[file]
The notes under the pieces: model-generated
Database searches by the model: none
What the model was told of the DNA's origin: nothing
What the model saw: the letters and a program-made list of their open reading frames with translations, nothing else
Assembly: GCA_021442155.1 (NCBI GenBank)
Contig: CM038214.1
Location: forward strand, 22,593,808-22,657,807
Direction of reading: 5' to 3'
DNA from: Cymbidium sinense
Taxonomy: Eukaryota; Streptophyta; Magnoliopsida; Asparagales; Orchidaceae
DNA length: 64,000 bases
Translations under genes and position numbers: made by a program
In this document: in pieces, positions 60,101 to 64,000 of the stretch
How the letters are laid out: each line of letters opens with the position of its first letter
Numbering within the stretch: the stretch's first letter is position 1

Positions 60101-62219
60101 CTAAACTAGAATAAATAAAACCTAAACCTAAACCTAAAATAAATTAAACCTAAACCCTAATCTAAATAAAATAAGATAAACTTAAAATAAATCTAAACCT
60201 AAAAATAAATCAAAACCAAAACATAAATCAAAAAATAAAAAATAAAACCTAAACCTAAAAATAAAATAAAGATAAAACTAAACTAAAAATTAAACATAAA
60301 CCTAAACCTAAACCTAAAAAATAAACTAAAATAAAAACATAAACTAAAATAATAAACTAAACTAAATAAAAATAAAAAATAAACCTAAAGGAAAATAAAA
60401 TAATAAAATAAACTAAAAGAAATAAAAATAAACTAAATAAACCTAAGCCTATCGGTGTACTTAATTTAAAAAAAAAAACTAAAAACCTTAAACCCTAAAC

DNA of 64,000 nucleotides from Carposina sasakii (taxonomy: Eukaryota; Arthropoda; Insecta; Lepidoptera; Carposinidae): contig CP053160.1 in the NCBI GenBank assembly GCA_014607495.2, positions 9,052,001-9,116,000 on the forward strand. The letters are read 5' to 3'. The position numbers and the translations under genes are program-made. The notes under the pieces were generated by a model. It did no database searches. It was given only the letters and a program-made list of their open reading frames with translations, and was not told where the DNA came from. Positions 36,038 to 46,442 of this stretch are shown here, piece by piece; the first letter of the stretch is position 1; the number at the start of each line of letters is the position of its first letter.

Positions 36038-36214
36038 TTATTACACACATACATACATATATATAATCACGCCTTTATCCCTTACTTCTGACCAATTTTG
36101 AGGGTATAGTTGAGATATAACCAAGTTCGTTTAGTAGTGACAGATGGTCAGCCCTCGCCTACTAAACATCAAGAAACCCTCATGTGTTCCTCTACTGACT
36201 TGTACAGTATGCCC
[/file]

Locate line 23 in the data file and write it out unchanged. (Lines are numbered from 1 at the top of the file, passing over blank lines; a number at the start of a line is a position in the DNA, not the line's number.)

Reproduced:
36038 TTATTACACACATACATACATATATATAATCACGCCTTTATCCCTTACTTCTGACCAATTTTG